Soon enough, students at Hope Charter and Legacy High schools will be giving a new meaning to the farm-to-table meal concept. That’s because they’re going to be involved in growing their own nutritious food through a four-component farm right in the Ocoee schools’ own backyard.
The Hope Farm, as it’s being called, has been under construction on a property right by the school for a couple of months now. But the concept has been in the works for much longer. Josh Taylor, who founded both House Blend Café in Ocoee and Do Good Farm in Winter Garden, always has been passionate about building sustainable food systems to grow food for people in need.
For Taylor, his primary motivators behind this pilot project are twofold. He believes nutrition and hydration play a large role in how our brains and bodies function, and he and his team want to be able to impact the poverty gap, which he said is affected by malnutrition and the food deserts in communities. In Orange County, Taylor said, there are tens of thousands of children whose families could be considered food insecure.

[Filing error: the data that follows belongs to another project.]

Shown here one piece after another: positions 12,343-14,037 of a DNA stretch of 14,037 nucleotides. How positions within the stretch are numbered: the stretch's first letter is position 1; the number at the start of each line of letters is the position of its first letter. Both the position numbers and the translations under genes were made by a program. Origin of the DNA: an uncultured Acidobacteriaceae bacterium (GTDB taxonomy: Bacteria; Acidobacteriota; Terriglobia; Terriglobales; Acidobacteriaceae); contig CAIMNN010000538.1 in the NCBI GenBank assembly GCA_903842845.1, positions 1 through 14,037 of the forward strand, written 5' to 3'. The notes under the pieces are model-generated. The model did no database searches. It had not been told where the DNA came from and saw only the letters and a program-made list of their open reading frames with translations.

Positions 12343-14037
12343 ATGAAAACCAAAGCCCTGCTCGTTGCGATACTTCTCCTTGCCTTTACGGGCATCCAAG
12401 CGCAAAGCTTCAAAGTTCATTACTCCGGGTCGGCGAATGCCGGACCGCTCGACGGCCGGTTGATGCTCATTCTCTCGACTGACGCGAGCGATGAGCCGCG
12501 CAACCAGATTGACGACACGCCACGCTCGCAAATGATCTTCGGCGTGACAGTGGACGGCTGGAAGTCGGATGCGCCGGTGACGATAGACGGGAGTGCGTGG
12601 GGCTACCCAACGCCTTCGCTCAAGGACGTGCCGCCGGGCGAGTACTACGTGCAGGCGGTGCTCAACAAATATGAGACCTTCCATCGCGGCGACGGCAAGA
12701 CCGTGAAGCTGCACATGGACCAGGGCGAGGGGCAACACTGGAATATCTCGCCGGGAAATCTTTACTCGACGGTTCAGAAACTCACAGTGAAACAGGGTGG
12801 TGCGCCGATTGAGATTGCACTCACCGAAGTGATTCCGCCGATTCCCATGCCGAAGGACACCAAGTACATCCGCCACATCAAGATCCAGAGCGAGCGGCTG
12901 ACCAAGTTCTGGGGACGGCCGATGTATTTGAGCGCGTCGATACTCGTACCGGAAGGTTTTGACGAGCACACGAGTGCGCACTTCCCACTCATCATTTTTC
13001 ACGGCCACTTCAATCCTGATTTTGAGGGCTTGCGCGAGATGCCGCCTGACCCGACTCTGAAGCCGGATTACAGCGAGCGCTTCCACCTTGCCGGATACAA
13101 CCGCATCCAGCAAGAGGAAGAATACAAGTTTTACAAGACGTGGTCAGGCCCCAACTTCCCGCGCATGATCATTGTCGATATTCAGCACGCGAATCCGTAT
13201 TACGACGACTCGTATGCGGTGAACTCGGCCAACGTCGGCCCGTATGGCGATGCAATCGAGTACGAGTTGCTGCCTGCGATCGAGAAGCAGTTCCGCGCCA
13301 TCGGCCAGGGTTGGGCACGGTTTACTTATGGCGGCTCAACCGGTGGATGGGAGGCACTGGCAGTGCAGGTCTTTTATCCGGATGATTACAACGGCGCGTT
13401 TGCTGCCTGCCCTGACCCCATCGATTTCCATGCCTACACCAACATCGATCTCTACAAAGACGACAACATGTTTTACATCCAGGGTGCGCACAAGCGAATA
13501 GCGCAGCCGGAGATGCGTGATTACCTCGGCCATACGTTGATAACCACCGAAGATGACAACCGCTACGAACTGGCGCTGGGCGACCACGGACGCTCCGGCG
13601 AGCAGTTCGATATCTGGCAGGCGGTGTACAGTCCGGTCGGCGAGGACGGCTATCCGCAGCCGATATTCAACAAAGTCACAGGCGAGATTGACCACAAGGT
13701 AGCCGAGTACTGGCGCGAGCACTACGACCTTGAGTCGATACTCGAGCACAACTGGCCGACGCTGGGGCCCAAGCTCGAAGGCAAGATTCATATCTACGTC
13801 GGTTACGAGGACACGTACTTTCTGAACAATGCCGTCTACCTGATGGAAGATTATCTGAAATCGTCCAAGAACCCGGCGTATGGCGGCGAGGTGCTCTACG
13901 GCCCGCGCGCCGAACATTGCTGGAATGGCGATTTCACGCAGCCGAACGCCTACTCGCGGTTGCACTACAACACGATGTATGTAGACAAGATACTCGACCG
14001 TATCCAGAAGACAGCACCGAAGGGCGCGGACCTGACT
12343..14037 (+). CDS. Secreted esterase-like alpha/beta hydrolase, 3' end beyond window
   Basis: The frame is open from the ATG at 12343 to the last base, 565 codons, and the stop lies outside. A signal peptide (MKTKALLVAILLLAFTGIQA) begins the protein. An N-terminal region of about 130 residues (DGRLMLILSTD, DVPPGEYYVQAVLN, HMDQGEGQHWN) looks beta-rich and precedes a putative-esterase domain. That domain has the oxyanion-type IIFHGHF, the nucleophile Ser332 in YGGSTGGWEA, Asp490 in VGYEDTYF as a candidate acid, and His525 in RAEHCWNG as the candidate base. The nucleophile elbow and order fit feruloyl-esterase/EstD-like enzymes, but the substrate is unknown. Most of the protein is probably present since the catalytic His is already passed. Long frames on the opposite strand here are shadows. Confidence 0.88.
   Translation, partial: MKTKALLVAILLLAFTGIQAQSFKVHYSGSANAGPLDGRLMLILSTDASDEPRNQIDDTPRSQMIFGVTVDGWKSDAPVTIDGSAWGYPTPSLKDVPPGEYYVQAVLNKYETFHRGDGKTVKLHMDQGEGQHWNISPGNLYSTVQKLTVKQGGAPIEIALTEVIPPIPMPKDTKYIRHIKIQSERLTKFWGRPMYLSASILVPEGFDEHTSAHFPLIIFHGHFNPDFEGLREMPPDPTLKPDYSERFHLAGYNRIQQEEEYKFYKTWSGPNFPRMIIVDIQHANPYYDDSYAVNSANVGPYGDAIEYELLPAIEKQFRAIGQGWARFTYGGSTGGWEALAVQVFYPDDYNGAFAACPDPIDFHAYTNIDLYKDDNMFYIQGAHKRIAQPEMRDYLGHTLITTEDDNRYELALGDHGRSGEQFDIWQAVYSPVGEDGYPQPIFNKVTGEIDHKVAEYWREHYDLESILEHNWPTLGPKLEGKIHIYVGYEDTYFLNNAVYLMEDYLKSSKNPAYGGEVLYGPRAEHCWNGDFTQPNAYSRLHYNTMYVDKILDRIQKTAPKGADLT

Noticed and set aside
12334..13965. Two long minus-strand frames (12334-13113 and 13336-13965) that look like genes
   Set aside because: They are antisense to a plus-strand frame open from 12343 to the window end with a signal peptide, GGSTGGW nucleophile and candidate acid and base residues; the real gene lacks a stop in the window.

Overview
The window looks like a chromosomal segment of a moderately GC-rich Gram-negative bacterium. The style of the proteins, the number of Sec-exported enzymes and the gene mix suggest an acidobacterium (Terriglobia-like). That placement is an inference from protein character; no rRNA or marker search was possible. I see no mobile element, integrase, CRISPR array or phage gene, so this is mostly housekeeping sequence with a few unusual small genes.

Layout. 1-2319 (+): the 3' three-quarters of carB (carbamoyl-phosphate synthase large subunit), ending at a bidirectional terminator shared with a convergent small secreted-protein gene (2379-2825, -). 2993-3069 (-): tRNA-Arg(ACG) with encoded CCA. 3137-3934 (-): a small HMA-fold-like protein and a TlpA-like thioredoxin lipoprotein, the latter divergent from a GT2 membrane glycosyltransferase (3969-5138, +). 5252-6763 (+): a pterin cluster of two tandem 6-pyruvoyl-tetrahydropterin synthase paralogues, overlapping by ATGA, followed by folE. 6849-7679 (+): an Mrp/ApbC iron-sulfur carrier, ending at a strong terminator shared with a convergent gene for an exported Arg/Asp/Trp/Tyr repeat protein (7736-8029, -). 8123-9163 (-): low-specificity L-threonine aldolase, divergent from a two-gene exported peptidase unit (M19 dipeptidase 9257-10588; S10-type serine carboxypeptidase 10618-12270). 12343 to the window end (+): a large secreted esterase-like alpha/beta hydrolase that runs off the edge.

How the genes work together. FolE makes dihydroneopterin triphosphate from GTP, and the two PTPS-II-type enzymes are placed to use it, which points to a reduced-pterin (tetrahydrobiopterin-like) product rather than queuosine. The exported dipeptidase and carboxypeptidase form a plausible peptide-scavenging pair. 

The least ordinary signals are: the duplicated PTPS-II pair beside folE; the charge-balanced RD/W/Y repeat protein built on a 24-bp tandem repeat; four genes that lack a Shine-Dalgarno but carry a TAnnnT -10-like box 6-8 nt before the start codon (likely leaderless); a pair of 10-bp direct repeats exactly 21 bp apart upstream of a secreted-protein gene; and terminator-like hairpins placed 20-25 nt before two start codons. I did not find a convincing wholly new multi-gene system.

“If nutrition, or malnutrition, for that matter, plays a role in perpetuating that poverty gap, we want to have an impact in that space,” he said. “This project is kind of a pilot project to really launch that effort,” Taylor said there will be four components, or four different farming practices, involved — aquaponics, hydroponics, traditional soil gardening and a permaculture food forest.
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